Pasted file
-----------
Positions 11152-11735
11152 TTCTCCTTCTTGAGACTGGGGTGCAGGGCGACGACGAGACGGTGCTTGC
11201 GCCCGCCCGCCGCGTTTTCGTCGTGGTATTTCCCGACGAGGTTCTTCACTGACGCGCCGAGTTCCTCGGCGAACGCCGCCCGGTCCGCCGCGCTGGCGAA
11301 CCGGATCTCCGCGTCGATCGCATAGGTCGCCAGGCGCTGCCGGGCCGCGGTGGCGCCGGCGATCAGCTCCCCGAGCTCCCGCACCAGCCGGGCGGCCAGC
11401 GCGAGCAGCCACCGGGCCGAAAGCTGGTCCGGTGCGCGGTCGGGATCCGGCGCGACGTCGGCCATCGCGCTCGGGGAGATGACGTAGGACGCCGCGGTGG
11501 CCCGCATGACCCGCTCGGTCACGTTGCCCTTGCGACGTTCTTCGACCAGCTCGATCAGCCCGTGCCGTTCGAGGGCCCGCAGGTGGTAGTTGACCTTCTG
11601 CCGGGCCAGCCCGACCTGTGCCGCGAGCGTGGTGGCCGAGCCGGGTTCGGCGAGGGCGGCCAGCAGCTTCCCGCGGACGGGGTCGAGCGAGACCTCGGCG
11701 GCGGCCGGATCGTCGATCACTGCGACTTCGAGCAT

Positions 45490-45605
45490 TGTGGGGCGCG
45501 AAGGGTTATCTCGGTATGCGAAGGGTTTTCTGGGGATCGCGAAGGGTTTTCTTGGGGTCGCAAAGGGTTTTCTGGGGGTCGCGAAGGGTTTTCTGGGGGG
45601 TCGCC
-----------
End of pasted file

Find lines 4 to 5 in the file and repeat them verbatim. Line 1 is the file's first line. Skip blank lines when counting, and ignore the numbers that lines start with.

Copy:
11301 CCGGATCTCCGCGTCGATCGCATAGGTCGCCAGGCGCTGCCGGGCCGCGGTGGCGCCGGCGATCAGCTCCCCGAGCTCCCGCACCAGCCGGGCGGCCAGC
11401 GCGAGCAGCCACCGGGCCGAAAGCTGGTCCGGTGCGCGGTCGGGATCCGGCGCGACGTCGGCCATCGCGCTCGGGGAGATGACGTAGGACGCCGCGGTGG